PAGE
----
Give Kay Momchilov an oven to bake in or a table to craft items on and she’s in maker’s heaven. “I have always loved baking and making crafts,” she says. “Gingerbread houses bring the two together.”

Momchilov’s abilities to combine these two loves is impressive to say the least. “It started with a simple design of a generic house,” she recalls.  That simple design evolved over the years into something quite spectacular. 

Momchilov is a happy person. You meet her and her jovial personality shines through in every conversation. To walk into her house at Christmas time is to enter a winter wonderland of sorts. 

“I have always loved the holidays!” she says. “For many years we would have big family get-togethers with our brothers, sisters, nieces, nephews, and our own children and later grandchildren. We always had a visit from Santa during the party and I loved to watch the kid’s reaction.” 

As to gingerbread houses, blogger Tori Avey ( explores the history of food and creating in the kitchen. According to her, gingerbread houses actually originated in Germany during the 16th century. The elaborate cookie-walled houses, decorated with foil in addition to gold leaf, became associated with Christmas tradition. Their popularity rose when the Brothers Grimm wrote the story of Hansel and Gretel, in which the main characters stumble upon a house made entirely of treats deep in the forest. It is unclear whether or not gingerbread houses were a result of the popular fairy tale, or the other way around but to experience Momchilov’s creations is to feel like you’ve stepped into a storybook.

Her creations are not your run of the mill gingerbread houses. They do not resemble the boxed versions you might pick up at Walgreens or Kroger during the holiday season. No, her houses are made from scratch, from the ground up and with magnificent detail and style. She creates them over the course of time, slab by gingerbread slab, wall by wall. 

“I have always loved baking and making crafts. The kids would help bake and after letting the gingerbread dry out, we would put the house together and decorate it with different candies and icing,” she remembers. “After the holidays, the kids enjoyed smashing in the house and having a taste. One year, we did a carousel complete with miniature horses made with cookies and icing. I also made a church for a fundraiser once years ago.”

While Kay does these houses for her own enjoyment, the level of detail and beauty she gives to each piece is professional looking. 

To listen to her humble description of her houses is almost humorous because one look at her work will cause you to stop and say, ‘Wait a minute! That’s not a simple creation.’

And you would be so right. 

In 2017, she created a replica of her Westhaven home that she and husband Tom have lived in since 2009. The house is spot on precise in its details, down to the green colored siding and the rose-colored flowers in the bushes.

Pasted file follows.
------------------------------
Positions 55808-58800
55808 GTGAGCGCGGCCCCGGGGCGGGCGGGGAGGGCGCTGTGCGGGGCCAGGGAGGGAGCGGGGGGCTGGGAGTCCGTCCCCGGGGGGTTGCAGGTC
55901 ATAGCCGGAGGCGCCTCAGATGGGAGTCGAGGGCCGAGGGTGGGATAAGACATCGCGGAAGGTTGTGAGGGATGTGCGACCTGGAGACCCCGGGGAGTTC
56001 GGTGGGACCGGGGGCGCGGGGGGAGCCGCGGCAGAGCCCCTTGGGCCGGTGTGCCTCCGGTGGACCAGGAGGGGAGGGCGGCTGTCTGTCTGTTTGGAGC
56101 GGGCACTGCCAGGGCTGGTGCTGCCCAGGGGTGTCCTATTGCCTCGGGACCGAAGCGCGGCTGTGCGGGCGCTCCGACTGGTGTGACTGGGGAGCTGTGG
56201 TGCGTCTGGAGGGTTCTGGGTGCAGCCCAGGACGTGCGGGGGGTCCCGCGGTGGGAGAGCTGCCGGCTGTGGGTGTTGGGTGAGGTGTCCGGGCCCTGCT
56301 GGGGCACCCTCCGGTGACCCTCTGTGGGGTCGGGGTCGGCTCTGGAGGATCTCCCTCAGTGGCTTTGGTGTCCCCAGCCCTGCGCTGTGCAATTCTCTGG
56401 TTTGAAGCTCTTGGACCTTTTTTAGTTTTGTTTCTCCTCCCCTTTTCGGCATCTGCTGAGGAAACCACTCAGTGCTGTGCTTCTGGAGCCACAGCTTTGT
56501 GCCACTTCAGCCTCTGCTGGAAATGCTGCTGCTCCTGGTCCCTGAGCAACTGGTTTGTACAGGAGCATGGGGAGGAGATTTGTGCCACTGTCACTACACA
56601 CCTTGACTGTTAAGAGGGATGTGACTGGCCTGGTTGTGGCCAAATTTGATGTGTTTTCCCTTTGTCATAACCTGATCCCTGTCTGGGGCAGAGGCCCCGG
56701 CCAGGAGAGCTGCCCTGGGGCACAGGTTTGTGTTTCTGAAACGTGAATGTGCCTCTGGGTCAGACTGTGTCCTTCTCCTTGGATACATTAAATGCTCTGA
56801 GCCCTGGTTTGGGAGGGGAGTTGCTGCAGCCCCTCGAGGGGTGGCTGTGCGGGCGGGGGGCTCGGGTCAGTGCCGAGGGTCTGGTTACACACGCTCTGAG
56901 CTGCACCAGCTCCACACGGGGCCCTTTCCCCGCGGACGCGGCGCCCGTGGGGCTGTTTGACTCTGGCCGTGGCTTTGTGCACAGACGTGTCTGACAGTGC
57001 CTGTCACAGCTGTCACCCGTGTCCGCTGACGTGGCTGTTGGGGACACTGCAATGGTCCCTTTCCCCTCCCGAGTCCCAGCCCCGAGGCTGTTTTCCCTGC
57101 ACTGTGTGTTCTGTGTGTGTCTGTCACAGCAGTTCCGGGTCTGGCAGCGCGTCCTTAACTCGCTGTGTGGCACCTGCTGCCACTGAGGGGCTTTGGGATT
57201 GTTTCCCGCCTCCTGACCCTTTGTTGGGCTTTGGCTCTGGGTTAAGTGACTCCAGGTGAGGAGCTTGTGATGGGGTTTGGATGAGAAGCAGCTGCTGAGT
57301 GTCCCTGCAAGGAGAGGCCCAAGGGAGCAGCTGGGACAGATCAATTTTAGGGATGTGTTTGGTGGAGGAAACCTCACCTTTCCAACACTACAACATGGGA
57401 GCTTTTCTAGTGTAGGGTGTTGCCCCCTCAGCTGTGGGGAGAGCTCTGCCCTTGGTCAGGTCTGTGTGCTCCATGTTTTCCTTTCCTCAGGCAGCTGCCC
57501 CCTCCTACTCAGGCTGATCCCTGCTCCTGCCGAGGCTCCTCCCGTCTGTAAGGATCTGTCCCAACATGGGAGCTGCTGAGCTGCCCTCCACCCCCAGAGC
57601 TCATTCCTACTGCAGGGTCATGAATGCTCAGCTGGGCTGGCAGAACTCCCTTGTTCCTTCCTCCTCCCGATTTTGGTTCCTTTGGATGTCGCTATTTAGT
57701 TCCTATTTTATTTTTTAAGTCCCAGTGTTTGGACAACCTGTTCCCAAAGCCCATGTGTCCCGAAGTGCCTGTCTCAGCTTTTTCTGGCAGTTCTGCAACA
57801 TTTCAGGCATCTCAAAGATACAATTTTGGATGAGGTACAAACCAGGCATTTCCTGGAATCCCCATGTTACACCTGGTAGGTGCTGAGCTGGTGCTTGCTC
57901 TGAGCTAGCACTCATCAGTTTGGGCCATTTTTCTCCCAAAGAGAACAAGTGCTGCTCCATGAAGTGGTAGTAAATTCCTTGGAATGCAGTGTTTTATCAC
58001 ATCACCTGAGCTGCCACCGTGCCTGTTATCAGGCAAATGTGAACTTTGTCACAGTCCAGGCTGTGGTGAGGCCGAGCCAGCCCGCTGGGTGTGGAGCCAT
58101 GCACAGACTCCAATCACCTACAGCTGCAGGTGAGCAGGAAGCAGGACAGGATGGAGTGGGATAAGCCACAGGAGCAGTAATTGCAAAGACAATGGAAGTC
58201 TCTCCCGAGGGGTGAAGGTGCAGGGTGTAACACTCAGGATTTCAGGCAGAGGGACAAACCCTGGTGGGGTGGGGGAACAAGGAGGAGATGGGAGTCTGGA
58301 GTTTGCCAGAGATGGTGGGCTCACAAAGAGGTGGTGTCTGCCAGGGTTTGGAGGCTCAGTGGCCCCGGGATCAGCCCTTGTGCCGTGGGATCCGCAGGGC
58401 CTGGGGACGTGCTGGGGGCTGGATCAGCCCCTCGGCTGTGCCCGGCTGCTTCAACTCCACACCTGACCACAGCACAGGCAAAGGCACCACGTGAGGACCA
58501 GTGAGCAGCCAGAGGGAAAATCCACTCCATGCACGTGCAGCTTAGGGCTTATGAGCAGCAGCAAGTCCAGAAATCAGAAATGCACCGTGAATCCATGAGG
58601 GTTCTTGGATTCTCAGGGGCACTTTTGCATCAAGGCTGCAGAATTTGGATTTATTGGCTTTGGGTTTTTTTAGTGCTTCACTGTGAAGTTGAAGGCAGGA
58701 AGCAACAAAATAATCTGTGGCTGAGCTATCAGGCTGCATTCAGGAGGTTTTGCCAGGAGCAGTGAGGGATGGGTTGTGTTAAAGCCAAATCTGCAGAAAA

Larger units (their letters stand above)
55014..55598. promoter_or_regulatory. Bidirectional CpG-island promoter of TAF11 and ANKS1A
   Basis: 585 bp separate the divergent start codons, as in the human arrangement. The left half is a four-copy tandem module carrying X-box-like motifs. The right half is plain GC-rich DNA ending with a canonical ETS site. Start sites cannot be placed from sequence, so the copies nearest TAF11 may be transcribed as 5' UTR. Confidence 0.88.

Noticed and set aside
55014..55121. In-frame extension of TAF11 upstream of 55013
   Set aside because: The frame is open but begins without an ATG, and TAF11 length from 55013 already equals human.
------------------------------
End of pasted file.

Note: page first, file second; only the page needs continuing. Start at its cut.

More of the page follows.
Truly, it’s quite remarkable. The backyard features a grill, stonework, stone walkway made from rock candy, barren wintery tree branches made from grape stems that are dipped in chocolate to look authentic. You’ll also find bright healthy-looking garland hanging from the windows with plush greenery and red pops of floral color jumping out, a lounge chair, metal porch table and wreaths hanging from all windows. 

Signs of “Love” and “Joy” made from icing adorn the back porch, spreading holiday cheer. For locals who long for a winter wonderland during the holidays, the artist has doused the roof with a generous supply of “snow” and dusted the bushes and front yard with white dust for full wintery effect.  

The project begins via a pattern made from poster board. “I work from pictures I take from all angles and create a scale model with windows, doors, shutters and landscaping. Next, I cut and bake the pieces and let them harden. The fun part is assembling the parts and seeing it become a real home,” she says. 

“Everything I use is edible except the board to support the house. Since that first house, I’ve completed one for my sister, my brother, my son, and just last year I finally did my own house (pictured on page 42),” she recalls. “They take a lot of planning, some trial and error with different materials and many, many hours…but I love the joy they create,” she says with a smile.

The house she made for her brother has lasted for eight years and is kept in a glass case they made to preserve it. “It still looks great!” she says. “Otherwise, they are fragile and after a few years, being moved around they will break. However, you can always smell the gingerbread!”

As a lover of the Christmas holiday, this baker/artist gets great joy in presenting the finished product to her family. It is a very personal gift and easy to see how much effort it takes to make one. “I truly enjoy the interest that others take in the process and the attention to detail that goes into each house.” 

And she loves spreading holiday cheer!

Shari Lacy has happily called Franklin home for over 10 years. Owner of Moonstring Arts, she is a sought-after painter in galleries and shops locally and regionally. She has also owned GoodStuff PR Co. since 2006 and has been a freelance writer for years, having written articles for Reader’s Digest, Southern Exposure, Nashville Parent Magazine, Razor Magazine and more. She’s managed campaigns for numerous music artists through the years. 


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